Beatles '66 by Steve Turner
The Revolutionary Year

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This book guides Beatles fans through that year in an engaging, interesting and compelling way. Beatles ’66 is a major achievement—for Beatles fans, yes of course, but also for anyone interested in how creativity works and is affected by its surroundings.
-NY Journal of Books

Synopsis

A riveting look at the transformative year in the lives and careers of the legendary group whose groundbreaking legacy would forever change music and popular culture.

They started off as hysteria-inducing pop stars playing to audiences of screaming teenage fans and ended up as musical sages considered responsible for ushering in a new era.

The year that changed everything for the Beatles was 1966—the year of their last concert and their first album, Revolver, that was created to be listened to rather than performed. This was the year the Beatles risked their popularity by retiring from live performances, recording songs that explored alternative states of consciousness, experimenting with avant-garde ideas, and speaking their minds on issues of politics, war, and religion. It was the year their records were burned in America after John’s explosive claim that the group was "more popular than Jesus," the year they were hounded out of the Philippines for "snubbing" its First Lady, the year John met Yoko Ono, and the year Paul conceived the idea for Sgt. Pepper’s Lonely Hearts Club Band.

On the fiftieth anniversary of this seminal year, music journalist and Beatles expert Steve Turner slows down the action to investigate in detail the enormous changes that took place in the Beatles’ lives and work during 1966. He looks at the historical events that had an impact on the group, the music they made that in turn profoundly affected the culture around them, and the vision that allowed four young men from Liverpool to transform popular music and serve as pioneers for artists from Coldplay to David Bowie, Jay-Z to U2.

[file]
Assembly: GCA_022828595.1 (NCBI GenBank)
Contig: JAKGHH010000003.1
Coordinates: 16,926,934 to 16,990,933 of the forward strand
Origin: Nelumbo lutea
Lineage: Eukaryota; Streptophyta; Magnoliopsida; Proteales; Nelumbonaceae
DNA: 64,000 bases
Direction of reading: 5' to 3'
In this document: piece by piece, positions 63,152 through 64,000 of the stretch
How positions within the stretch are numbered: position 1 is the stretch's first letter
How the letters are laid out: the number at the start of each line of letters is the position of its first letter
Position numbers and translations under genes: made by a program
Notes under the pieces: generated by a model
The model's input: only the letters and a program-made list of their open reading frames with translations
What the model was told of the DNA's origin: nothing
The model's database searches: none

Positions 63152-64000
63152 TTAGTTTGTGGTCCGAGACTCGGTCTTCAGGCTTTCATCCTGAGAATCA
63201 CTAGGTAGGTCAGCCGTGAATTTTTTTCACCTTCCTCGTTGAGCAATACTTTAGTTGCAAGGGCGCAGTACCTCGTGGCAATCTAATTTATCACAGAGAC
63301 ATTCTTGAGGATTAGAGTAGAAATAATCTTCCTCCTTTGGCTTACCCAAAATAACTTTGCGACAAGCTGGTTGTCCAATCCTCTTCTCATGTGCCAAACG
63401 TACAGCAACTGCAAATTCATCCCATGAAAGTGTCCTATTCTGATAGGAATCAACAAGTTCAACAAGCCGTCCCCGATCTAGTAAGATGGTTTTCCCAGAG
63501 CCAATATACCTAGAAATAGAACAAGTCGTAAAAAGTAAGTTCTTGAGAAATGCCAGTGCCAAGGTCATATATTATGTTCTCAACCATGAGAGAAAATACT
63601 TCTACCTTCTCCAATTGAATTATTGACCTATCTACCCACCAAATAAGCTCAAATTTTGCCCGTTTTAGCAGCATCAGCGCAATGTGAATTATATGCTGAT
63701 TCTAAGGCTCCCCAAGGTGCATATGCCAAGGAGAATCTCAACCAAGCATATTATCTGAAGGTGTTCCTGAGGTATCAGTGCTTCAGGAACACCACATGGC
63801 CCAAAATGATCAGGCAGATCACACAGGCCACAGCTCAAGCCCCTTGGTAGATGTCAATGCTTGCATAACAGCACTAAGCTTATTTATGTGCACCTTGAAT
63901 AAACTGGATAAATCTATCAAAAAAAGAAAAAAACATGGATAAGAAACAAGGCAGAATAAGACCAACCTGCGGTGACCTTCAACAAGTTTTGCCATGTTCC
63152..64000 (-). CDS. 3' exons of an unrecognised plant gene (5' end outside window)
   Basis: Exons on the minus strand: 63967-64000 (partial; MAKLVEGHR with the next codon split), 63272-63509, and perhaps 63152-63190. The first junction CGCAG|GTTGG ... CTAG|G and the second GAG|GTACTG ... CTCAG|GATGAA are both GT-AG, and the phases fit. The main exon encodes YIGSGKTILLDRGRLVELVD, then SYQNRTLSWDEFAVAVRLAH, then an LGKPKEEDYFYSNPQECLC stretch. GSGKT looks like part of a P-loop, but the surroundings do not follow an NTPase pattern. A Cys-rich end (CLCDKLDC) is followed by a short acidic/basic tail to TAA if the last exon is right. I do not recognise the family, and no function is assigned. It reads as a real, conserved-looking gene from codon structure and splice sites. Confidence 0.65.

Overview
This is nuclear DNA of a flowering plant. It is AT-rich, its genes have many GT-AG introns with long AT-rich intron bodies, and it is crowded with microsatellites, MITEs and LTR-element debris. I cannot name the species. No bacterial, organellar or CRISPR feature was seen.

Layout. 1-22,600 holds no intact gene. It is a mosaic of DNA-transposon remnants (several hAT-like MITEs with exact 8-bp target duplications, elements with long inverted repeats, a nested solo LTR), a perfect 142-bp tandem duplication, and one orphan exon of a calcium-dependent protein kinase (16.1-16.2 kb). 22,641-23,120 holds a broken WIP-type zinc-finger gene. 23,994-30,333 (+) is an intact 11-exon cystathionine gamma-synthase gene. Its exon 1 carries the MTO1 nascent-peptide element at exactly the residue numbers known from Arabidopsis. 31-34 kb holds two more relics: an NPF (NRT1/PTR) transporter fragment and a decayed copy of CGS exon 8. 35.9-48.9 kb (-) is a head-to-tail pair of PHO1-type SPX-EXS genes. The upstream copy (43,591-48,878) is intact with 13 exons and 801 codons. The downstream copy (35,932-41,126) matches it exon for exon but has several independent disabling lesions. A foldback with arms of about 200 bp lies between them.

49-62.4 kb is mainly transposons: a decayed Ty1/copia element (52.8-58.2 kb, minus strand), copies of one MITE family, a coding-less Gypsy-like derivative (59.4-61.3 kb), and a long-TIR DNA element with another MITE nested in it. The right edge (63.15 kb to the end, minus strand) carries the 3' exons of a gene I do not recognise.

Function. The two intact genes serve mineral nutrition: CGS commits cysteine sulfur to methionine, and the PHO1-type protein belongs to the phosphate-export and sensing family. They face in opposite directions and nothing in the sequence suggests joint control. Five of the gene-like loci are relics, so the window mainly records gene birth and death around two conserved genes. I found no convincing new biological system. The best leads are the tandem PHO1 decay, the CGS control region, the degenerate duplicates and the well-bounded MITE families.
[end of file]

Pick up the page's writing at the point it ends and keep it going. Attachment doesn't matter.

By talking to those close to the group and by drawing on his past interviews with key figures such as George Martin, Timothy Leary, and Ravi Shankar—and the Beatles themselves—Turner gives us the compelling, definitive account of the twelve months that contained everything the Beatles had been and anticipated everything they would still become.

 

About Steve Turner

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Steve Turner is a British rock journalist and author of more than thirty books, including The Man Called Cash, Amazing Grace: The Story of America's Beloved Song, and A Hard Day's Write: The Stories Behind Every Beatles Song. He lives in London.
 
Published October 25, 2016 by Ecco. 704 pages
Genres: Biographies & Memoirs, Arts & Photography, Humor & Entertainment. Non-fiction
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Critic reviews for Beatles '66
All: 3 | Positive: 2 | Negative: 1

Kirkus

Above average
on Aug 02 2016

Sir Paul once remarked to the author, “We were just four kids trying to earn a living.” They were much, much more, of course, and while he breaks little new ground, Turner does a nice job of capturing them at their best.

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Publishers Weekly

Above average
on Jun 22 2016

Going month by month, Turner aims to “slow things down”—and at times, the book moves a bit too slowly. Pacing aside, Turner succeeds in creating an illuminating portrait of the Beatles, both as a band and as individual artists.

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NY Journal of Books

Good
Reviewed by Paul LaRosa on Oct 24 2016

This book guides Beatles fans through that year in an engaging, interesting and compelling way. Beatles ’66 is a major achievement—for Beatles fans, yes of course, but also for anyone interested in how creativity works and is affected by its surroundings.

Read Full Review of Beatles '66: The Revolutionar... | See more reviews from NY Journal of Books
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